Figure 6(a) showed that activated carbon-fly ash composite material is made up of smooth surface materials (activated carbon) and spherical materials (fly ash) deposited at various position throughout the surfaces of the activated carbon. The TEM (Figure 6(b)) showed that the activated carbon (irregular surfaces) was aggregated with the spherical particle of fly ash.

fig6
Figure 6: (a) SEM of activated carbon-fly ash composite material. (b) TEM of activated carbon-fly ash composite material.

The SEM and TEM (Figures 6(a) and 6(b)) showed that the fly ash particles maintained their spherical morphology after the preparation of activated carbon-fly ash composite material.

The SEM and TEM of activated carbon-fly ash-nFe3O4 composite material (Figures 7(a) and 7(b)) showed that the composite material exhibit aggregated irregular surfaces with large number of micropores and crevices at the surface. Fly ash and nFe3O4 were found at the surface of the activated carbon.

fig7
Figure 7: (a) SEM of activated carbon-fly ash-nFe3O4 composite material. (b) TEM of activated carbon-fly ash-nFe3O4 composite material.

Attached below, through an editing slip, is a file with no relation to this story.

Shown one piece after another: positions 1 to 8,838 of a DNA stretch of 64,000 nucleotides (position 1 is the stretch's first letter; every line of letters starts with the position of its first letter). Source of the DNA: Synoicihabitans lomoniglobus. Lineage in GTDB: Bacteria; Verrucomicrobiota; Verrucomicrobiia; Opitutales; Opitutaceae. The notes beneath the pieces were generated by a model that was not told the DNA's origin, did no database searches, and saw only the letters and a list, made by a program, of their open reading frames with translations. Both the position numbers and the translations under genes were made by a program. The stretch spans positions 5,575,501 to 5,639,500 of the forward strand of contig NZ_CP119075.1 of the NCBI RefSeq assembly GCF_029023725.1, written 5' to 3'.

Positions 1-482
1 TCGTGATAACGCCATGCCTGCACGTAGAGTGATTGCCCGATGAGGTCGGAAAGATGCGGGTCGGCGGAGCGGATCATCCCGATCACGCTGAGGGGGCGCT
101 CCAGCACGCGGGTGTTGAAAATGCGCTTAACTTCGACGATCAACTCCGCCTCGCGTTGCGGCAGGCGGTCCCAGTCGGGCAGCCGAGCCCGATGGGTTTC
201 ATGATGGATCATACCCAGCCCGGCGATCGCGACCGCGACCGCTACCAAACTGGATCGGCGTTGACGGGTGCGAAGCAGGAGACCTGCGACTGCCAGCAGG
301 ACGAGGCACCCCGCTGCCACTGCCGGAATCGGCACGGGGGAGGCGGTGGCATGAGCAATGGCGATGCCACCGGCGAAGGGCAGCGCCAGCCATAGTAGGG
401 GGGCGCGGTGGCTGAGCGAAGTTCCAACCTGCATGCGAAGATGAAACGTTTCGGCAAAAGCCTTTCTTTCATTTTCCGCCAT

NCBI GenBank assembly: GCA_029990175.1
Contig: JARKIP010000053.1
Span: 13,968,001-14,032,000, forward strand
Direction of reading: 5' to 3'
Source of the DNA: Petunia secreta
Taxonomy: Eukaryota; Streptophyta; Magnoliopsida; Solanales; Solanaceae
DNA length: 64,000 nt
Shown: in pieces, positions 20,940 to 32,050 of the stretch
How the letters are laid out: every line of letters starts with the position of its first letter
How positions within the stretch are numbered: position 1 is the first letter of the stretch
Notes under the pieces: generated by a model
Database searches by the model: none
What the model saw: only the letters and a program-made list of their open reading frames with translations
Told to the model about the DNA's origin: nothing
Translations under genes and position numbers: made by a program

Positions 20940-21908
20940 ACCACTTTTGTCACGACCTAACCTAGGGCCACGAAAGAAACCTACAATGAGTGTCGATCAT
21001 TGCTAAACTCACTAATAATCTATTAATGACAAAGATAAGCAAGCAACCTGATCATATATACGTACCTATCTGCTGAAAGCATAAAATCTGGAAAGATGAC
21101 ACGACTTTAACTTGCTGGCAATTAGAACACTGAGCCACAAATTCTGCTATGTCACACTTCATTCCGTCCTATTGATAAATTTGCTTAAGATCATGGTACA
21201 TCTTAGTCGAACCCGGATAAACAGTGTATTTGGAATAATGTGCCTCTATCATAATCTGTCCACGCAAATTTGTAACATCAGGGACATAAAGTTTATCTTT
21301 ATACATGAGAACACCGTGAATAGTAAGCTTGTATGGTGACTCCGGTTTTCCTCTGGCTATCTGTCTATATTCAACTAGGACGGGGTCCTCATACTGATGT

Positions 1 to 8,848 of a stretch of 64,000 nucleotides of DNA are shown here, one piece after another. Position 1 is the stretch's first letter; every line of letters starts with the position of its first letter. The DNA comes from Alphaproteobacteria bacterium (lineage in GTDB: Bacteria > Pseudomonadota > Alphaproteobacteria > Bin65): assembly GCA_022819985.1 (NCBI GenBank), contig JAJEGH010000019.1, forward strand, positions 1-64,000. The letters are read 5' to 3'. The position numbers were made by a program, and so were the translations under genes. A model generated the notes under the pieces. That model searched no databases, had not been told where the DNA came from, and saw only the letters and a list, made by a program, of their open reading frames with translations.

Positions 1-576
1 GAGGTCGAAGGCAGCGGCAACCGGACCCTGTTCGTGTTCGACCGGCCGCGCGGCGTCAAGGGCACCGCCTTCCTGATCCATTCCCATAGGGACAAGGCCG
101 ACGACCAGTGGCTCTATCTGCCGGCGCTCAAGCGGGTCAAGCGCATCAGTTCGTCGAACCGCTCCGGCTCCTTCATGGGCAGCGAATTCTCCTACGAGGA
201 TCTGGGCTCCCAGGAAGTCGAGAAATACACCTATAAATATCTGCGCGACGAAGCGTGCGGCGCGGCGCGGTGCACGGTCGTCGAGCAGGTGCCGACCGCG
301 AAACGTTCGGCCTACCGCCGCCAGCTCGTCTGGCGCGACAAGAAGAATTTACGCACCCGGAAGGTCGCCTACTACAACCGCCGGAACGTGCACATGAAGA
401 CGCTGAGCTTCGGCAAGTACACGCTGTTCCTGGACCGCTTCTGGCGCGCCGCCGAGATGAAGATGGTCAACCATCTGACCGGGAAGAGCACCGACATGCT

The SEM and TEM of activated carbon-fly ash-nSiO2 composite material (Figures 8(a) and 8(b)) showed that the composite material also exhibited aggregated irregular surfaces with large number of micropores and crevices at the surface. The nSiO2 and fly ash were distributed at the surface of the activated carbon.

fig8
Figure 8: (a) SEM of activated carbon-fly ash-nSiO2 composite material. (b) TEM of activated carbon-fly ash-nSiO2 composite material.

The SEM of activated carbon-fly ash-nZnO composite material (Figure 9(a)) showed that the activated carbon, fly ash, and nZnO particles were fused together. Large intergranular voids and crevices were associated with the activated carbon-fly ash-nZnO composite material with fly ash still maintaining its spherical regular shape.

fig9
Figure 9: (a) SEM of activated carbon-fly ash-nZnO composite material. (b) TEM of activated carbon-fly ash-nZnO composite material.

The TEM of activated carbon-fly ash-nZnO composite material (Figure 9(b)) thus showed a clustered activated carbon, fly ash, and nZnO composite material with large intergranular voids and crevices.

3.2. FTIR Absorption Spectra